In 2013, JP Morgan Chase launched New Skills at Work, the largest private-sector effort working to address this challenge. The goal of this initiative is to invest in people so that workers and industries have the skills to compete and prosper in the global economy. Since its launch, JP Morgan Chase has leveraged its resources, expertise, and global reach to accelerate demand-driven skills training in cities across the United States, the United Kingdom, and France.
“IBM and JPMorgan Chase have a long term, valued relationship which extends beyond business operations. We knew that IBM’s program was a best-in-class International Corporate Volunteerism model that we would be able to learn from and test out as a pilot offering for JPMorgan Chase employees.” – JPMorgan Chase
IBM is the founder of one of the most innovative workforce development initiatives in recent years: P-TECH. Through this regional education and economic development model, educators at the secondary and post-secondary levels join forces with local industries to respond to skills gaps that local employers have identified, ensuring that students graduate with the skills that the companies’ require now and in the future.
This spring, the companies took their commitment to skills development to India. Sixteen employees from JPMorgan Chase and IBM spent a month working on capacity building projects with three Indian organizations in Mumbai, including Lend a Hand. They tackled the local skills gap through their global pro bono programs: the IBM Corporate Service Corps and the JPMorgan Chase International Service Corps.
Lend a Hand needed assistance to scale their successful program, integrating the organization into the existing government educational infrastructure across 36 districts. Two employees from JPMorgan Chase and two employees from IBM teamed up to develop a strategic framework, including approaches for communication and monitoring and evaluation. The project challenged the corporate employees to think not only about the big picture, but also the details to execute successfully across the state. “Having two different skill sets was beneficial,” said the organization’s co-founder Raj Gilda, “JPMorgan Chase brought the big-picture thinking while IBM took care of all the details. They complemented each other very well.”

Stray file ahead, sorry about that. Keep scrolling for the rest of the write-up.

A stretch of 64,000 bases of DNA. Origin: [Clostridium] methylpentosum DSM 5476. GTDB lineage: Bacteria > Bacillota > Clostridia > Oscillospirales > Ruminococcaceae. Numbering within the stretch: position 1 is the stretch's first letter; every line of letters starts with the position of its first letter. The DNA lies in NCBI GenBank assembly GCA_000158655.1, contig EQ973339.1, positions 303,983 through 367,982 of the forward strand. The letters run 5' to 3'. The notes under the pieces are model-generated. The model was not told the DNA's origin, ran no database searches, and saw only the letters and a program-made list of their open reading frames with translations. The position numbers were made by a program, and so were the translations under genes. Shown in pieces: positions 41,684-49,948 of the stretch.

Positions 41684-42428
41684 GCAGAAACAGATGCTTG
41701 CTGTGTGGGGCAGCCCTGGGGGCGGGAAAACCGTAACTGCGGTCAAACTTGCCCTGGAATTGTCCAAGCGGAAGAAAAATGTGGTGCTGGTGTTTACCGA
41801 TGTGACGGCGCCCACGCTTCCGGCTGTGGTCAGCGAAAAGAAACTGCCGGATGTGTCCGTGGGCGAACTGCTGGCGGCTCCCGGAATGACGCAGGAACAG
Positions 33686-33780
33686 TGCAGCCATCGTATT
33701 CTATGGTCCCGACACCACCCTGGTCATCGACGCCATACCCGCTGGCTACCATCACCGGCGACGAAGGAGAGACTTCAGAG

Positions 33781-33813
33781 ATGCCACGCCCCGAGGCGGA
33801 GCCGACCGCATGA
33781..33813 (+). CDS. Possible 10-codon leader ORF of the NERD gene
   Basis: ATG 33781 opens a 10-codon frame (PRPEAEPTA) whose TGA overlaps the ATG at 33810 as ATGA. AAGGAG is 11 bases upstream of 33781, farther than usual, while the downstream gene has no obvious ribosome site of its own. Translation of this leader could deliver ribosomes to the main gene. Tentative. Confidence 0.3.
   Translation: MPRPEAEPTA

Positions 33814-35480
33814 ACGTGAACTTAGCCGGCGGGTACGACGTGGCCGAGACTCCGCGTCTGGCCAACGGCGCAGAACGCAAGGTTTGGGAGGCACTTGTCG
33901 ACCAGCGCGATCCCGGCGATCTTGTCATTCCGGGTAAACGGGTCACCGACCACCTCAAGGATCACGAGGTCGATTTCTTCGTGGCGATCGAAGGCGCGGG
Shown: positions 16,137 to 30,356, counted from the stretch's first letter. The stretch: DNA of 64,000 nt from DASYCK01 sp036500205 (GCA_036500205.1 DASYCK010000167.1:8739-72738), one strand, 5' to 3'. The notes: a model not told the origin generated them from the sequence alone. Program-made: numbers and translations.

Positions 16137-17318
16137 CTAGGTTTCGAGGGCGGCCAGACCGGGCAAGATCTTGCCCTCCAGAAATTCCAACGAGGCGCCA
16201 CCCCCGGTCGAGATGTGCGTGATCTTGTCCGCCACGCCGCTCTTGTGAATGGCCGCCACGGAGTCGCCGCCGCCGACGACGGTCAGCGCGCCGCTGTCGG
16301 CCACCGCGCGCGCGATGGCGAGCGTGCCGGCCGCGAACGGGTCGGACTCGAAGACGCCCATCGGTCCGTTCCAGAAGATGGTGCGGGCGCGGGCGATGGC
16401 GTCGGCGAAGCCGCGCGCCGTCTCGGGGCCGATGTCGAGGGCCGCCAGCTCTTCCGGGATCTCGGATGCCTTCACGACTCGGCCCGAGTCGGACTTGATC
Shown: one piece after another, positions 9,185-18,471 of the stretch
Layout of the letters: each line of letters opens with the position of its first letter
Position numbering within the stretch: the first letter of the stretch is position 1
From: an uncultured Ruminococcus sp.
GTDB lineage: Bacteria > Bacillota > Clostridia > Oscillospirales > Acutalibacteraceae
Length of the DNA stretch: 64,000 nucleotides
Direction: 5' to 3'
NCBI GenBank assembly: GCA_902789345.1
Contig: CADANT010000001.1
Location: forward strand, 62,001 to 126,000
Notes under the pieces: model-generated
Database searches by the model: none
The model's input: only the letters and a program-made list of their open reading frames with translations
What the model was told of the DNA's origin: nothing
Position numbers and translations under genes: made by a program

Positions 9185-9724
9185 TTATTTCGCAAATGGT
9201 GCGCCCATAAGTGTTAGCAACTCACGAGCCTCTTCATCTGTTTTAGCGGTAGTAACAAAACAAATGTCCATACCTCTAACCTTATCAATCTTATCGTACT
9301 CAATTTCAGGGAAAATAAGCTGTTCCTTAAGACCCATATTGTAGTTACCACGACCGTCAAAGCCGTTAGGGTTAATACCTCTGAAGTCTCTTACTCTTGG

While the long term impact of the program will help close the skills gap in India, the short term impact is the improvement of professional and leadership skills amongst the participants themselves. According to Jessica Jennings at JPMorgan Chase, ‘A number of the JPMorgan Chase employees noted that their experience was the best professional development opportunity of their career’. John DiMarco, a Corporate Citizenship program manager at IBM remarked at how the integration of employees from two different companies provided even more value. “The participant feedback we received from each IBM employee,” DiMarco said, “revealed that by including employees from another company, the IBMers learned about new ways to work and how business is conducted in different fields. This also helped them deepen relationships with important clients.”
Around the world, employers, educators, policymakers, training organizations, and others have recognized the critical importance of tackling the skills gap—and the cross-sector partnerships required to bridge the gap. Helping people develop the skills they need to compete for today’s jobs transforms lives and strengthens economies. By engaging the talent and expertise of their employees and partnering with social sector organizations like Lend a Hand, companies like IBM and JP Morgan Chase can address the skills gap while laying the foundation for their own future success.